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On his way through the woods to his marriage, Fadinard's horse eats the hat of a married lady spending here a few moments with her lover. Fadinard has to find the very same rare hat to avoid her dishonor. This will greatly disturb his own marriage. Written by
I just looked at Rene Clair's "An Italian Straw Hat" for the second time -- the first time in a dozen years and though I am now aware of potential issues with the viewing process -- like most late silent pictures, it almost certainly plays better with an audience -- seeing it by myself on my TV, it again falls a bit flat. The last time it was on a mediocre VHS copy. This time it was on the beautifully transferred Flicker Alley DVD.
This weakness surprised me the first time I saw it, since I am a great fan of Clair's sound films, as well as his silent short subjects, but I think I have identified at least part of the problem: I think Clair was directing under close supervision by someone who expected to see Labiche's play on the screen. As Clair's great films were always surrealistic, clearly in a world disjoint from the one we see around us, how could he be expected to to force the viewer into his own world? Even the way the characters are dressed and shot is typical of early French films -- one of the DVD extras is a Zecca short from 1906 or 1908, ""After the Wedding" and those characters were virtually dropped into Clair's picture -- so at least I now understand that we are dealing with then-current stage conventions.
Most of the movie looks as if it could have been directed by Louis Feullade: it has the placidly sardonic, observant camera, although it lacks the air of emotional reality that Feuillade's seemingly-improvised movies had: some of the wilder parts of LES VAMPIRE look as if he realized he had written himself into a corner, and there's one of his earlier movies in which the characters have to mail a letter, so they take a hot-air balloon to a mail box and I suddenly realized that the producer had given them a balloon and Feuillade used it because it would look cool and it was already paid for.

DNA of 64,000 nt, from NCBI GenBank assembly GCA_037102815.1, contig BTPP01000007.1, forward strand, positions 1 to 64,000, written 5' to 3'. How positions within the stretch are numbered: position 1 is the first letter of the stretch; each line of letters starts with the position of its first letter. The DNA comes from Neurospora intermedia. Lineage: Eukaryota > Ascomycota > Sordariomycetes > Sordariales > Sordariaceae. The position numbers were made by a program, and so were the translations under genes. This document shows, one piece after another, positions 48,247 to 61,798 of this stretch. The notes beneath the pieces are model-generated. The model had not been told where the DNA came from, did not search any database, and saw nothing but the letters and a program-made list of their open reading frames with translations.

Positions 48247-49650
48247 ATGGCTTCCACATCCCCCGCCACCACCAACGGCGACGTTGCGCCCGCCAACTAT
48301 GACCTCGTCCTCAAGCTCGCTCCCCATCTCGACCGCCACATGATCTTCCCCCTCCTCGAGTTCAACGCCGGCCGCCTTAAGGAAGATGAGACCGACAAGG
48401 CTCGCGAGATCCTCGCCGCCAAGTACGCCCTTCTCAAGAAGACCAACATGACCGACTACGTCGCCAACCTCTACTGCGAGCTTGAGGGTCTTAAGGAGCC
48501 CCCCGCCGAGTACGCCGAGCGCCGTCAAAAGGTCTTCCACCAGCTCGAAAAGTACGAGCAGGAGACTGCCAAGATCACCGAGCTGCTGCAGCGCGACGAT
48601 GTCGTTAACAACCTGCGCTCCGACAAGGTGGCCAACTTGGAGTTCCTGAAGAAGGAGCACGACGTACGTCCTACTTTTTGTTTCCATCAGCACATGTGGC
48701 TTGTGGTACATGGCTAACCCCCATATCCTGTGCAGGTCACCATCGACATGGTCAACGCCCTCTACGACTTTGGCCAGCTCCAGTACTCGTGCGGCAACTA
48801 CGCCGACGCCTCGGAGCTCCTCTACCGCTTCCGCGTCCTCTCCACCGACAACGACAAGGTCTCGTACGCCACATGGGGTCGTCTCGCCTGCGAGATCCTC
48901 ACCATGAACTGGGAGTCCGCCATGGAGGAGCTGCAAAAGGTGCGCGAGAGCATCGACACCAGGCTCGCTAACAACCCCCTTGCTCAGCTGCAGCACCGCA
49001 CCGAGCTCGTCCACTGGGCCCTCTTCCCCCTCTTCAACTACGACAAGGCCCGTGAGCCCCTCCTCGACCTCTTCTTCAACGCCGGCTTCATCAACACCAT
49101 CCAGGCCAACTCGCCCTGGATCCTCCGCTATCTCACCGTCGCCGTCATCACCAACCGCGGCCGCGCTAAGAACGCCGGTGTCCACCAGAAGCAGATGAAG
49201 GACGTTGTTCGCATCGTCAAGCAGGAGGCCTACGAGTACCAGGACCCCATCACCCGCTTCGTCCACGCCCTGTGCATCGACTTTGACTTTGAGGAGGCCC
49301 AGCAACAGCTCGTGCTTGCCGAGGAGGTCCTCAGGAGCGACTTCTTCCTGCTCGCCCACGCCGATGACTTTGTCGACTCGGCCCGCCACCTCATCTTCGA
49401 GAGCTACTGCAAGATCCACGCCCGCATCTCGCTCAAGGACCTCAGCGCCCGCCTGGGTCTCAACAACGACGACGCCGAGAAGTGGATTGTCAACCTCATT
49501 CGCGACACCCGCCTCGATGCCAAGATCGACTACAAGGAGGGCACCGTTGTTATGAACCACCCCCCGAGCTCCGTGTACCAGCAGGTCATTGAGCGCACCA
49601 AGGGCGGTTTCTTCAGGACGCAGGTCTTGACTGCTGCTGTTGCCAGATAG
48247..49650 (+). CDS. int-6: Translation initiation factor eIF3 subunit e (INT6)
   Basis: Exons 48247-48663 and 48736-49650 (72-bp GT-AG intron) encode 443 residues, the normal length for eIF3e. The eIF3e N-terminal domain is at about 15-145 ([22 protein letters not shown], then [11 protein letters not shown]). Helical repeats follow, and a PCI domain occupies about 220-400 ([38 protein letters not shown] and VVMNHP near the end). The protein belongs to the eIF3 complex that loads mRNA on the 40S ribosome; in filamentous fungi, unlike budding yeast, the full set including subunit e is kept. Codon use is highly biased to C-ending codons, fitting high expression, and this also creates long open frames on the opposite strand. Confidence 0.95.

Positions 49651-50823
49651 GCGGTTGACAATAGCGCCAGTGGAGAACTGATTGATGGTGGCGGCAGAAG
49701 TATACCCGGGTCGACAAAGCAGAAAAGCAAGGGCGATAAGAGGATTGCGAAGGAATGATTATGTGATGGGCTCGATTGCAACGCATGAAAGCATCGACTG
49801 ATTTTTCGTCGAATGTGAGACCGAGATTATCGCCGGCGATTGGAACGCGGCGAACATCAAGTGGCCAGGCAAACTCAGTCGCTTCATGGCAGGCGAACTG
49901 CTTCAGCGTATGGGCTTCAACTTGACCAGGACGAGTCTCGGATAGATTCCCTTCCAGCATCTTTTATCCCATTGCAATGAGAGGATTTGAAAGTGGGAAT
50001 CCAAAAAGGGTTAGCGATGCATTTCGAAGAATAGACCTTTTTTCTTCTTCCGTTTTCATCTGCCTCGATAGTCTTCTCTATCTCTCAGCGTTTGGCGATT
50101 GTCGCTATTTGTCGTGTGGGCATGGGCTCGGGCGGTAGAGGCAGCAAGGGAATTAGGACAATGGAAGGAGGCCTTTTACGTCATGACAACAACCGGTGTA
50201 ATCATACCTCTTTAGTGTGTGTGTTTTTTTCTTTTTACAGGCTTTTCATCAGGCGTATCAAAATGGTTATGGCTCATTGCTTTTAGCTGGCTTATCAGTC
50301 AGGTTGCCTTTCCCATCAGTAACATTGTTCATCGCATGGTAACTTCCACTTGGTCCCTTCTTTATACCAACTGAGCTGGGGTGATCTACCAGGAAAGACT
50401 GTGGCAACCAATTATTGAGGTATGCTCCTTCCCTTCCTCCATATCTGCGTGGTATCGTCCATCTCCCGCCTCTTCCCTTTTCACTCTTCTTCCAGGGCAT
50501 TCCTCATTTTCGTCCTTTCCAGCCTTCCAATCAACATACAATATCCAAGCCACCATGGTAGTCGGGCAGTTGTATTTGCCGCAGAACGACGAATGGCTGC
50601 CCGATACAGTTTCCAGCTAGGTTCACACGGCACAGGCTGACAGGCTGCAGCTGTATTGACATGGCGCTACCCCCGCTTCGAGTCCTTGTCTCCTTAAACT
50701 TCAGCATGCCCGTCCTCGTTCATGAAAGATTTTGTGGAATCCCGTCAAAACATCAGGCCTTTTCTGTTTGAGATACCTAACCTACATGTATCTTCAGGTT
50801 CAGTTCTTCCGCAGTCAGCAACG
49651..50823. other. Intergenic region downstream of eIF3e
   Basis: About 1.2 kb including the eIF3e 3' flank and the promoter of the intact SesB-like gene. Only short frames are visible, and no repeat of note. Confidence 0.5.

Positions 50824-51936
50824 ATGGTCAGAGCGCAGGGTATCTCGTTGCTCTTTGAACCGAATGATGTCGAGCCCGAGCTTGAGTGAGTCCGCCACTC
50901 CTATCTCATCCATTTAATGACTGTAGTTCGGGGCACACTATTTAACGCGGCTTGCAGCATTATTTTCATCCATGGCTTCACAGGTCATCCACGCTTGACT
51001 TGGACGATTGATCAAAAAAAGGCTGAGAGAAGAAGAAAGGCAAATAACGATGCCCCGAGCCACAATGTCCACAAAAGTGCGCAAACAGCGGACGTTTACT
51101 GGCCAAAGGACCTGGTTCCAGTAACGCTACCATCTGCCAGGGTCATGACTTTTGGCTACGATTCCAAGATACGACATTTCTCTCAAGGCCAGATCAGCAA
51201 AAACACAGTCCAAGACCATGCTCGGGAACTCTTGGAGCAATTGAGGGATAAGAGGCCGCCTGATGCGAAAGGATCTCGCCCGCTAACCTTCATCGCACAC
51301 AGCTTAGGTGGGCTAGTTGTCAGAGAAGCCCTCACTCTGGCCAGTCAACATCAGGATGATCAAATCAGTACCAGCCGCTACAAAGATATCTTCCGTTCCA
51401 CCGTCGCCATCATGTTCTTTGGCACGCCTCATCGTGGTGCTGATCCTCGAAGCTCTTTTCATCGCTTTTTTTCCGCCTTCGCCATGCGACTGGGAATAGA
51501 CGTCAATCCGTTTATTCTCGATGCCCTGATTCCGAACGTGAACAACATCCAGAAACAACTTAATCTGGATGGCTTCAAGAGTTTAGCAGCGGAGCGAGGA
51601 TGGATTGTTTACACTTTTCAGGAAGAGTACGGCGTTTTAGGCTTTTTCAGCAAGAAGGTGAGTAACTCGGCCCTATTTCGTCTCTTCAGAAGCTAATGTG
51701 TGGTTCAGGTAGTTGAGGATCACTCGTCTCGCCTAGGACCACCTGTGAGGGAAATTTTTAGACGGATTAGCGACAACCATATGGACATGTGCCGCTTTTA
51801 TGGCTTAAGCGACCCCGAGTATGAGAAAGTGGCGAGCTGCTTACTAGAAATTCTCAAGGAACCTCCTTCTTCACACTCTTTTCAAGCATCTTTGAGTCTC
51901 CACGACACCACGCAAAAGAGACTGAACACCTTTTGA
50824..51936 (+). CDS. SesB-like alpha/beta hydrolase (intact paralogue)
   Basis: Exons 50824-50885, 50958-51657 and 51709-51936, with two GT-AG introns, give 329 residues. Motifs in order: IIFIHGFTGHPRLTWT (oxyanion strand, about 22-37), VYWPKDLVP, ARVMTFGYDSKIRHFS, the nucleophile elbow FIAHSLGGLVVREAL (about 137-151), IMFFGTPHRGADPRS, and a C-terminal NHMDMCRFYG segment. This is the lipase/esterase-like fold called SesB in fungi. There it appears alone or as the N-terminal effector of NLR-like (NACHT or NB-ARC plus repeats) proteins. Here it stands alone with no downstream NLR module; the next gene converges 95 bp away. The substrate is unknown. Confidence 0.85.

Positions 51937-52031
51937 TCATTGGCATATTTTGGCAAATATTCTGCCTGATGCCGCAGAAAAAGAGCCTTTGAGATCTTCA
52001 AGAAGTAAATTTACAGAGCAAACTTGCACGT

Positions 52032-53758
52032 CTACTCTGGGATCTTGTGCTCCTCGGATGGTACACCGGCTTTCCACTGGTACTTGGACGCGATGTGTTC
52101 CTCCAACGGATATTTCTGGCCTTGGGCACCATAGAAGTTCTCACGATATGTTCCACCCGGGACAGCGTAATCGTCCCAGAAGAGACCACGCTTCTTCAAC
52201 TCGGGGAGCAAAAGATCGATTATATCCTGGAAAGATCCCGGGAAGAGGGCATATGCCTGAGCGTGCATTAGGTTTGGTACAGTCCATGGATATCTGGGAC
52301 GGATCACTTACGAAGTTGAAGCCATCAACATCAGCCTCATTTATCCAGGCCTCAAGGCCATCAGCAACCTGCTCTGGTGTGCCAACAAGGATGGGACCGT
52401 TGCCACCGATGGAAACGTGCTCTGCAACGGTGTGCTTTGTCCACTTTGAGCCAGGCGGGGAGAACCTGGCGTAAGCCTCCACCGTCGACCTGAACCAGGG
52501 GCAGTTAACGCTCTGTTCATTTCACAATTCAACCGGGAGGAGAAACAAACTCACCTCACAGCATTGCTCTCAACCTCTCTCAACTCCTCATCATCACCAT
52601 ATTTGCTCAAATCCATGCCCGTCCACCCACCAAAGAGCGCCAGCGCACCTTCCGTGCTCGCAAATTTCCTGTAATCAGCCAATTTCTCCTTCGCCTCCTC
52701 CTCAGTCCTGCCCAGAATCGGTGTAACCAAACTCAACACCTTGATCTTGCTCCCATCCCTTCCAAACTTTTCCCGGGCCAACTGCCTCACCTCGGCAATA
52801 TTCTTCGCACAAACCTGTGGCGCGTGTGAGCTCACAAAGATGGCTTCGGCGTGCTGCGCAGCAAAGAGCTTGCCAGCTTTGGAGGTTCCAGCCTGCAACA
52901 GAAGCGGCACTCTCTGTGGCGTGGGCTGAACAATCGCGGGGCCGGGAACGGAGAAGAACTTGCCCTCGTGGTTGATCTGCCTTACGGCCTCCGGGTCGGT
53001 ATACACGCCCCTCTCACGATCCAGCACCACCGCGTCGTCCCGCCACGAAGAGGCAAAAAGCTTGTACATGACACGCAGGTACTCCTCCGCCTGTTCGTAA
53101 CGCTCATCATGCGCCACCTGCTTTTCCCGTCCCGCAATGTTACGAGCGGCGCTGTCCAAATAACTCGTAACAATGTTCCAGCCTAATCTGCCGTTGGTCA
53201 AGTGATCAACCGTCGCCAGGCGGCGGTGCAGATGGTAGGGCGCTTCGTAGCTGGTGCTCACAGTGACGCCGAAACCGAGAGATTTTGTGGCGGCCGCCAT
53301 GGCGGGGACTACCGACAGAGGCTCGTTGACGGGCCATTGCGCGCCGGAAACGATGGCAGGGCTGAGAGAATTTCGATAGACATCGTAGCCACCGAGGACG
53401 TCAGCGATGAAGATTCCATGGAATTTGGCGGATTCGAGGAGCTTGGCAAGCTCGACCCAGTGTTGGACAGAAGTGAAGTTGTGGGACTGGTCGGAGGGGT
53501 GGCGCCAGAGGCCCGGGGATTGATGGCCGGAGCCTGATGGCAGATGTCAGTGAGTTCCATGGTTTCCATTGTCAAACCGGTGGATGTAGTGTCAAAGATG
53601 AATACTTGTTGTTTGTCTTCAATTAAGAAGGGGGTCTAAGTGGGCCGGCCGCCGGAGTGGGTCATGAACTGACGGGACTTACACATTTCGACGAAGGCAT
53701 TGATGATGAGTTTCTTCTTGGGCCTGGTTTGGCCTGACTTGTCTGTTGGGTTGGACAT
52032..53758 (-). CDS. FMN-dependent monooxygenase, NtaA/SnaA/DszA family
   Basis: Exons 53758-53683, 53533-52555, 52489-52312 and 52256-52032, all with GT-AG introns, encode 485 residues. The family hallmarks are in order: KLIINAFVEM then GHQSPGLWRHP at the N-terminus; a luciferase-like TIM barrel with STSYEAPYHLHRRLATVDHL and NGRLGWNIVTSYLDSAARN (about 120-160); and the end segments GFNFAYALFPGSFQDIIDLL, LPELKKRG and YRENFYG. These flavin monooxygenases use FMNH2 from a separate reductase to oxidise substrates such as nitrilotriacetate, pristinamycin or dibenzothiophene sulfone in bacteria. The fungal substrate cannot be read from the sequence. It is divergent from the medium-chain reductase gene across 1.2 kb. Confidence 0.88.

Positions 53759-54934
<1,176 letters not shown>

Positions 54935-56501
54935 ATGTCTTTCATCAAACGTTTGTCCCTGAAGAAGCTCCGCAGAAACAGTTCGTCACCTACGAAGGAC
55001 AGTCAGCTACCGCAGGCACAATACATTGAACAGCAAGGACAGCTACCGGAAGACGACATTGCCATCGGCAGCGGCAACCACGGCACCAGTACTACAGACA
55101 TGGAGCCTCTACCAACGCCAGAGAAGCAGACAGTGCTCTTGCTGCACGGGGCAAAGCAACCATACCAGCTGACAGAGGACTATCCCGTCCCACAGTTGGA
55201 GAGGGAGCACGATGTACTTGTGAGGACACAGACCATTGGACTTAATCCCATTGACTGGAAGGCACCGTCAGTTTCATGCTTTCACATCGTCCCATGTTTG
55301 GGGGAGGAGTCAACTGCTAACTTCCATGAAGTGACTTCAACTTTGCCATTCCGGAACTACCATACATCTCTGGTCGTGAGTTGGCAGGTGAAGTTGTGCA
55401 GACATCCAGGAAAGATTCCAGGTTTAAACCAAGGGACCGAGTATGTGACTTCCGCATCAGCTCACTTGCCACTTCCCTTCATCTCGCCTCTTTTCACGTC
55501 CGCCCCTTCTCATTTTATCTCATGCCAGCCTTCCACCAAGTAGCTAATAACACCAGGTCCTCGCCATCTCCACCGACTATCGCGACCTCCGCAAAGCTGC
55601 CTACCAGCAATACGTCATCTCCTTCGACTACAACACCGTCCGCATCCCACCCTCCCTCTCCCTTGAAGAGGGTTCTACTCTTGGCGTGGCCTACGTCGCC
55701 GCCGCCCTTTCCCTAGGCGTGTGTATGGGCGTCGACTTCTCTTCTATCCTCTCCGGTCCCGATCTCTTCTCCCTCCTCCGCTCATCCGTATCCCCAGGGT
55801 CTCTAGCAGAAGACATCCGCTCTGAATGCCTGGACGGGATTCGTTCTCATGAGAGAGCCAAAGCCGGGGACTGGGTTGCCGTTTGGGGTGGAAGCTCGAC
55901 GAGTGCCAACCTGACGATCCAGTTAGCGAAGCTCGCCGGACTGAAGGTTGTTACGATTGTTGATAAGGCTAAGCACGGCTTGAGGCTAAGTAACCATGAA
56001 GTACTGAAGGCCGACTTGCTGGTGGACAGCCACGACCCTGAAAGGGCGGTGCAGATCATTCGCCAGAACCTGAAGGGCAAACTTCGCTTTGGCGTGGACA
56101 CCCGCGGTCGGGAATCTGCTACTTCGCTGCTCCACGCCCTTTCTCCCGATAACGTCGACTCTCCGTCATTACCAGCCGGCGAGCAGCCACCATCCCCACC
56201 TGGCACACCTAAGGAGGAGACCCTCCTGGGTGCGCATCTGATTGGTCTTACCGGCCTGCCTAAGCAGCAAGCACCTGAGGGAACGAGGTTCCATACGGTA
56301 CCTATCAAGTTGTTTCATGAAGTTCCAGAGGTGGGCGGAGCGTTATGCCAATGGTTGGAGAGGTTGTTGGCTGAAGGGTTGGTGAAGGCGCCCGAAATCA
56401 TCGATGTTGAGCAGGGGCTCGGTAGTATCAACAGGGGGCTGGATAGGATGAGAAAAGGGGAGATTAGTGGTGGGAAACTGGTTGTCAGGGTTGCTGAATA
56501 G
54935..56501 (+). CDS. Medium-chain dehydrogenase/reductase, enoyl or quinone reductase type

Albert Préjean, one of Clair's regulars at this point -- he was magnificent in "Sous les Toits de Paris" -- attempts the lead role with an air of depression. Unfortunately, while this may be appropriate to the character, given that he is watching his life unravel, the flat affect of depression is not terribly interesting for the audience.
It is only about two-thirds of the way through that Clair asserts his authority by showing us what's going on in Préjean's mind as houses begin to fall apart. But while this revived my interest, the tight plotting of Labiche's play took over again and I could see the wheels spinning neatly over the tracks of the story.
Ultimately, this is a superior silent version of an excellent 19th Century farce and should keep the dedicated silent enthusiast engrossed. However, for the fan of Rene Clair, it is a bit patchy.
I watched the movie with the Alloy Orchestra's soundtrack playing -- their arrangements are usually solid and supportive. If I enjoy a silent movie, I usually don't consciously notice the soundtrack, so the fact that I think that their polite-sounding orchestrations of late 19th and early 20th century program music is entirely appropriate is a bit of a put-down. It is certainly not their fault that I am familiar with one of the tunes through its use by Allen Sherman for one his comic rewrites: in this case, I kept hearing him singing his sardonic "Lots of Luck."
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